Author: Ineke Vergeer1, Bojana Klepac-Pogrmilovic2
Affiliation: <sup>1</sup> Centre for Health Research, University of Southern Queensland, Springfield Central, QLD 4300, Australia. <sup>2</sup> Mitchell Institute for Education and Health Policy, Victoria University, Melbourne, VIC 3011, Australia.
Conference/Journal: Int J Environ Res Public Health
Date published: 2021 Oct 1
Other: Volume ID: 18 , Issue ID: 19 , Pages: 10365 , Special Notes: doi: 10.3390/ijerph181910365. , Word Count: 218
Holistic movement practices (HMPs) are an emerging category of physical activity, contributing to the diversification of physical activity opportunities. Purposefully incorporating not only physical but also mental, social, and/or spiritual elements, HMPs have received limited research attention with respect to participation parameters. The purpose of this study was to begin to map HMPs' participation potential by exploring the provision features of HMPs in Melbourne. Data were collected via internet searches, with a focus on events offered. Event features, including type, cost, duration, venue address, and target groups, were recorded. Associated neighbourhood characteristics were also explored by linking venue locations to selected census information. Provision was documented for Yoga and Pilates in central Melbourne (1011 events), for Tai Chi and Qigong (323 events), and for a range of smaller HMPs (149 events) across Greater Melbourne. Results indicated a wide range in provision features. Affinities with the holistic nature of HMPs were noticeable in venue choices and neighbourhood socio-demographics. Mention of specific target groups was infrequent. Results are discussed in light of implications for uptake. HMPs exemplify the increasing diversity of physical activity opportunities in modern-day societies. Further research to elucidate their place in the landscape of physical activities is warranted.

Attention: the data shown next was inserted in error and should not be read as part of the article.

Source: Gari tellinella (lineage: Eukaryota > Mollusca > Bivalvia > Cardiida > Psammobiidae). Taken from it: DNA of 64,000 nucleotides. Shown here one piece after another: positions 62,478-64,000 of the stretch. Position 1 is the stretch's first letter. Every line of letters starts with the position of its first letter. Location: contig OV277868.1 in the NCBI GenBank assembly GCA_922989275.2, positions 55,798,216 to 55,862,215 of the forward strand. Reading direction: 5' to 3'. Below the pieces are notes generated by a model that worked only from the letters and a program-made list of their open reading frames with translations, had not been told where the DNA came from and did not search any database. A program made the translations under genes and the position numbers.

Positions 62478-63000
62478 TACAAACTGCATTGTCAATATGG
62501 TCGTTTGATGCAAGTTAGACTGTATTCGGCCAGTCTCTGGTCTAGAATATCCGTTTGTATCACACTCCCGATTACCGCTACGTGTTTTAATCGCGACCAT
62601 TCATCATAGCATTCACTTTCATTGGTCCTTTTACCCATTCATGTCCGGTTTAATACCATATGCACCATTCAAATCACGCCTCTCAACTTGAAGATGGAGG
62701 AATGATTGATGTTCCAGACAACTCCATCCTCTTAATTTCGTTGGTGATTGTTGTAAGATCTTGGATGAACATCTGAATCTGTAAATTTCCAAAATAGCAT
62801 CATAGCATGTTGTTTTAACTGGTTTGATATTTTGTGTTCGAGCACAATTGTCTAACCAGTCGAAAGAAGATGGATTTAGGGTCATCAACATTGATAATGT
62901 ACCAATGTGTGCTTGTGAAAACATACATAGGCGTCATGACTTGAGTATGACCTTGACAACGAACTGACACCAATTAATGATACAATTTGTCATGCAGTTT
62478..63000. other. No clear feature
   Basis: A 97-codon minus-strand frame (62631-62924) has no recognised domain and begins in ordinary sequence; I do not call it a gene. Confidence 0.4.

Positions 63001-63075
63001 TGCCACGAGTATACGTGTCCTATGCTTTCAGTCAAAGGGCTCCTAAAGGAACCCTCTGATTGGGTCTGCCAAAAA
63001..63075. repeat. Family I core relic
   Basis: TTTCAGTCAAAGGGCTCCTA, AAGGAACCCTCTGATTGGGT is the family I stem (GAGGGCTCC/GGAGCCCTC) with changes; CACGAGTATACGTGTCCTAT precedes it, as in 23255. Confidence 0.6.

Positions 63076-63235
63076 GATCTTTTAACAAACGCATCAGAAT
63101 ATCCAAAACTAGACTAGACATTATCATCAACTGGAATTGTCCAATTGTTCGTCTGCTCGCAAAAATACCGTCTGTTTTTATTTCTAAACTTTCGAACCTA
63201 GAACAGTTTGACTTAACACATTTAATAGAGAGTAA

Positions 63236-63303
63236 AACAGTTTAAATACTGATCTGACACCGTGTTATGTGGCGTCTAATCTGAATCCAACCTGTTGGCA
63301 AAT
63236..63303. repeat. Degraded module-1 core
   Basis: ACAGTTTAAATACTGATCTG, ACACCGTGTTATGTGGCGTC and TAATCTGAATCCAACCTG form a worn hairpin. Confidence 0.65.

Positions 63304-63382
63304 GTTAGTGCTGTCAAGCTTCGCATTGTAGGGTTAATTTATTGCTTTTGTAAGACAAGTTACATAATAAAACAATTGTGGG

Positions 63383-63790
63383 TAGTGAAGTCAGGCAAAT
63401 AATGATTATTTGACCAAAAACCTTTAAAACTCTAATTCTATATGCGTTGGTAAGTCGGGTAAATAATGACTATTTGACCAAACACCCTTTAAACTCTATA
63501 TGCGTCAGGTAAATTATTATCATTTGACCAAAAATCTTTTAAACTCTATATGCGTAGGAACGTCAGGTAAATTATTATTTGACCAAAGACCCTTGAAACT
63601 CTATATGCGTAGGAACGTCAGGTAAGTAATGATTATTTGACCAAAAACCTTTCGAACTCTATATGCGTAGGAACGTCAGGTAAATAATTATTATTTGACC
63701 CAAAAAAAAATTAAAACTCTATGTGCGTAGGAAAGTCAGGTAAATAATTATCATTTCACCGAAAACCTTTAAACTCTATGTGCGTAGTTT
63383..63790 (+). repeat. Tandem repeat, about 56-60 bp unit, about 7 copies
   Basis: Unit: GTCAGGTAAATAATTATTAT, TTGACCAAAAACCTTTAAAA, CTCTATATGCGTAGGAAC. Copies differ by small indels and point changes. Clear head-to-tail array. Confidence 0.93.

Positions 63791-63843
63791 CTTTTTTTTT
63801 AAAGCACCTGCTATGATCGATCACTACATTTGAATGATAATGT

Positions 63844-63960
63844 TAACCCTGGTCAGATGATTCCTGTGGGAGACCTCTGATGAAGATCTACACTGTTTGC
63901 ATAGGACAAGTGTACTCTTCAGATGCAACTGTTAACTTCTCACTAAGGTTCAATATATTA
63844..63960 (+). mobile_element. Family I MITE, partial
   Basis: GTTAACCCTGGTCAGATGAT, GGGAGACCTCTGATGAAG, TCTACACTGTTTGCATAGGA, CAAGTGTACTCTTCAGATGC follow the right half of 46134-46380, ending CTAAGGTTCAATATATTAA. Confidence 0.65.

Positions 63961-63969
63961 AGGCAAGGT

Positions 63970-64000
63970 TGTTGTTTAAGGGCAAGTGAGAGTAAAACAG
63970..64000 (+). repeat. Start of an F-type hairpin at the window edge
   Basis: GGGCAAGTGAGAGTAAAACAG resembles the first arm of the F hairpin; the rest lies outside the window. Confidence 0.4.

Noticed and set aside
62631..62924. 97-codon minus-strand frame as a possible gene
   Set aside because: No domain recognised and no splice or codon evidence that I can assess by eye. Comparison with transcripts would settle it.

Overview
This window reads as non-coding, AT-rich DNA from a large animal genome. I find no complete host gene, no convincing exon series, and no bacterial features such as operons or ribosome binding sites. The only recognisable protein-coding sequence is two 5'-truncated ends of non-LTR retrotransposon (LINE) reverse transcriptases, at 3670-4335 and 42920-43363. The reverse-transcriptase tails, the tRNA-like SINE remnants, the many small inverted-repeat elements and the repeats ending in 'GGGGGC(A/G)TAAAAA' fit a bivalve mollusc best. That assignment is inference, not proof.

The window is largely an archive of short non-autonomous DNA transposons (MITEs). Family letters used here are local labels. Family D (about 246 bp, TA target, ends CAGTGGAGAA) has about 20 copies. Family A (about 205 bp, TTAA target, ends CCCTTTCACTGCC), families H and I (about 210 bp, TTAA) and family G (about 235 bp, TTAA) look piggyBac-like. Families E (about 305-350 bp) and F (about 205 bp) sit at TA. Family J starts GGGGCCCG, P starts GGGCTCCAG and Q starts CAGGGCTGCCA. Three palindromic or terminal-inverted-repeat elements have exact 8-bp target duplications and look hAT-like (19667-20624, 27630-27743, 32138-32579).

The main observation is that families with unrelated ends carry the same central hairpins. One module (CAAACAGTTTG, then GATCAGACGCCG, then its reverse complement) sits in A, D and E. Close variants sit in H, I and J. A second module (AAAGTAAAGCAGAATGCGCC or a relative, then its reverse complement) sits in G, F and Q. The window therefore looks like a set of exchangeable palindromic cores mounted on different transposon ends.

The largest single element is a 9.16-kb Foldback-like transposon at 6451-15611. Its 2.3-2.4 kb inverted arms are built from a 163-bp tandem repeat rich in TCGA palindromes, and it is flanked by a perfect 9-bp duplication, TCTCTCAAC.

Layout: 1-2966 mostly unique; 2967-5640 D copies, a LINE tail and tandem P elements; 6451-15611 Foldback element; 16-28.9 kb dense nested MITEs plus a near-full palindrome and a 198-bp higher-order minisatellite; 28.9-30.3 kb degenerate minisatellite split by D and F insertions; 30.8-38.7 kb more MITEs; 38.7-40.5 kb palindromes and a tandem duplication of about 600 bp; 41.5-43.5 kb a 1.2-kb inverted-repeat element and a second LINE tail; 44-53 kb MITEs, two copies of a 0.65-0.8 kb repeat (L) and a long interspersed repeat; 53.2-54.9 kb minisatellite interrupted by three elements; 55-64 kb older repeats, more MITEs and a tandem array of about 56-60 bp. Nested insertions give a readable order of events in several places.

Keywords: Qigong; Tai Chi; Yoga; conscious dance; mindful movement; mind–body; physical activity diversity; sport management.
PMID: 34639664 PMCID: PMC8507811 DOI: 10.3390/ijerph181910365